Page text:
Art stimulates the viewer by making the invisible visible, generating fresh dialogues. In the meantime, photography and various projected images,born out of the evolution of optical technologies, have made not only the invisible, but also what does not really exist, visible. Due to cinema’s ability to faithfully reproduce the real world, certain early viewers saw it as something akin to witchcraft or occultism. This, however, is no longer the case in our 21st century, when projected images have come to form an integral part of everyday life. No one finds them magical or supernatural. If anything, the overabundance of images today makes it difficult to determine which representation truly corresponds to reality.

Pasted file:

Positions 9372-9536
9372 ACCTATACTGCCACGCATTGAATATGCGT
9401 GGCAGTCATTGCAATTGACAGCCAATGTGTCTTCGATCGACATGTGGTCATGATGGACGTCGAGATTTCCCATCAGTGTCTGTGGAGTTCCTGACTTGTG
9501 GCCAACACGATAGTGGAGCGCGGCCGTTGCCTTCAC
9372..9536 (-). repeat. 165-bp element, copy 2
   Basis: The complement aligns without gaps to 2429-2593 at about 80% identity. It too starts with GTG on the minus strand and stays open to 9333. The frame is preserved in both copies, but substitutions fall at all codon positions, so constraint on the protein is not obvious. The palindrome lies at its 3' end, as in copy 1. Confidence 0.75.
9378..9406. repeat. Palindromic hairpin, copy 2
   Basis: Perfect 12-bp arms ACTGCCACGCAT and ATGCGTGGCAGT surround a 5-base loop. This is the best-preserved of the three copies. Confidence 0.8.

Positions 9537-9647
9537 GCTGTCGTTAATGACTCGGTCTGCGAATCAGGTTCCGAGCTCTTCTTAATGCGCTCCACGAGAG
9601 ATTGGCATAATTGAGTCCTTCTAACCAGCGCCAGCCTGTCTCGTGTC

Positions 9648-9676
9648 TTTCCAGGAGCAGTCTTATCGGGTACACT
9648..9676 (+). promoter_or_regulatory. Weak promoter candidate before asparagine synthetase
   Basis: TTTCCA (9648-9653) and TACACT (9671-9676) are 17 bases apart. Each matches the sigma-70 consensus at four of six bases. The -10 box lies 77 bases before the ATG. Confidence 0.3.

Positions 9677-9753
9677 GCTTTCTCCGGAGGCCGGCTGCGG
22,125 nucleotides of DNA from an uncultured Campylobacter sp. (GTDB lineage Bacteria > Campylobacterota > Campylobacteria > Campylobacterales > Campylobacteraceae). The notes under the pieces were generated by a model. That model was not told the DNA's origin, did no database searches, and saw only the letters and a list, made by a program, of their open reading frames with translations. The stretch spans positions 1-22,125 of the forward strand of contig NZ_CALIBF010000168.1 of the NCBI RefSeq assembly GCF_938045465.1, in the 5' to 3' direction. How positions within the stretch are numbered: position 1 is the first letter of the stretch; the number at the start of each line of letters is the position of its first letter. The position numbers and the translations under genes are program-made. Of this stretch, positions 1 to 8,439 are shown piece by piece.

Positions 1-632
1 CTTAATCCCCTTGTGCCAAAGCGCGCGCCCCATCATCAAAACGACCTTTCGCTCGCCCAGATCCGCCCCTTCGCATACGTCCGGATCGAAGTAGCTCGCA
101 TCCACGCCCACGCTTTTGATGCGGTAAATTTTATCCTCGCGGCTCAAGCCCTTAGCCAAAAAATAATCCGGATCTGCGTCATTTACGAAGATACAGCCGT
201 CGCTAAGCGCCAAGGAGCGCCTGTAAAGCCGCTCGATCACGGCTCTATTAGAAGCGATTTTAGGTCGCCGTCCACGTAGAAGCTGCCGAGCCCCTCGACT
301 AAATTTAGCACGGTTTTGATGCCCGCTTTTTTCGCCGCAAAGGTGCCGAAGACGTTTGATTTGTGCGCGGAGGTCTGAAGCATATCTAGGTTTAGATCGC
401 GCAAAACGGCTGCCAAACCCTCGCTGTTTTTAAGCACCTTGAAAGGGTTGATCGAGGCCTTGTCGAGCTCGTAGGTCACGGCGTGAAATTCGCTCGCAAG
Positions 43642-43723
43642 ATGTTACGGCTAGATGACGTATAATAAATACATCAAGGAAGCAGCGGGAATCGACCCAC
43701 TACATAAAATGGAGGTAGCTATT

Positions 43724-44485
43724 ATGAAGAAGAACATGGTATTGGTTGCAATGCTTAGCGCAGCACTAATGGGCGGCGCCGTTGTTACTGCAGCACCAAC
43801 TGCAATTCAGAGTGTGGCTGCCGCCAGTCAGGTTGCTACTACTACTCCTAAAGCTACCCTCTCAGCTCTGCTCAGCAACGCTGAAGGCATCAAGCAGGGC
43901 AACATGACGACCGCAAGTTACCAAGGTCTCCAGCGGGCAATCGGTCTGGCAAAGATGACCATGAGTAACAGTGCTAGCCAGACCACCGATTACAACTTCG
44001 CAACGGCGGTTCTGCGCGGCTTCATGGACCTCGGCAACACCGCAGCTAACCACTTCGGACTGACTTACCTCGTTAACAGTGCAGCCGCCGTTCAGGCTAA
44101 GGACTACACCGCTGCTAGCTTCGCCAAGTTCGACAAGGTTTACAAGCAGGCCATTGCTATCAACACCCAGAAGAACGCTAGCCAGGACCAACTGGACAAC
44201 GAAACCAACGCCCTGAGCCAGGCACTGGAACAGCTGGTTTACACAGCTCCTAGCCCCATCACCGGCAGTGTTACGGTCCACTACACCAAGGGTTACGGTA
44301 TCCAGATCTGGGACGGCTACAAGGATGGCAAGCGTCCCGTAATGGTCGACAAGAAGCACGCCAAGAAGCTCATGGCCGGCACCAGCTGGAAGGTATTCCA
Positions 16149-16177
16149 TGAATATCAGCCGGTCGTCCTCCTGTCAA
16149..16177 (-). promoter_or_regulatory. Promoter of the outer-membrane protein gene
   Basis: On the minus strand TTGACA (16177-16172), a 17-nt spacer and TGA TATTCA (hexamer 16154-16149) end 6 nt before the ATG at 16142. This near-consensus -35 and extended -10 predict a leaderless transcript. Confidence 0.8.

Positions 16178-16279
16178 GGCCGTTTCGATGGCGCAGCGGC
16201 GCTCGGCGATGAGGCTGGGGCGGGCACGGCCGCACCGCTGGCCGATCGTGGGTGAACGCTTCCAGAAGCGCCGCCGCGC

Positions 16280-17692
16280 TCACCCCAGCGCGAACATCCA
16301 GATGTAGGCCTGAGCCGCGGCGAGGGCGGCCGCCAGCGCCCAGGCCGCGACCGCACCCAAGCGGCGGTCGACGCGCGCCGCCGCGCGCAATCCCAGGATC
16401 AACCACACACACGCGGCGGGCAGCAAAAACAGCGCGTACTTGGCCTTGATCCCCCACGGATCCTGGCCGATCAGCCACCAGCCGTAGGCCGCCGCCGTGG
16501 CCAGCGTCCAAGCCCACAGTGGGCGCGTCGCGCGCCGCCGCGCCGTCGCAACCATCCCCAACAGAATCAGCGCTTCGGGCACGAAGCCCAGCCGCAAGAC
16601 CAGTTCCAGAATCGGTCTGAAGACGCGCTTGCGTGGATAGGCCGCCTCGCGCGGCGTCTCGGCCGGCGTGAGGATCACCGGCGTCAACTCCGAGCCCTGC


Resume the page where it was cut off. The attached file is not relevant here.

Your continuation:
A projected image illuminates the world with its light, whilst it characteristically makes us aware of those aspects of reality which elude visualisation.
Taking this latent feature of projected images – ‘the invisible’ – as our general subject, we will consider the history of how projected images have been perceived in order to identify their future possibilities by unpacking ‘the invisible’ in the contemporary world.
*For more details, please refer to the festival’s official website.
*Admission charges may apply in some programs (Screenings, live events, Symposiums, etc.).
Tokyo Photographic Art Museum
Friday, February 9 – Sunday, February 25 2018, 10:00 – 20:00 (Closes at 18:00 on February 25)
*Closed on Tuesday, February 13 and Monday, February 19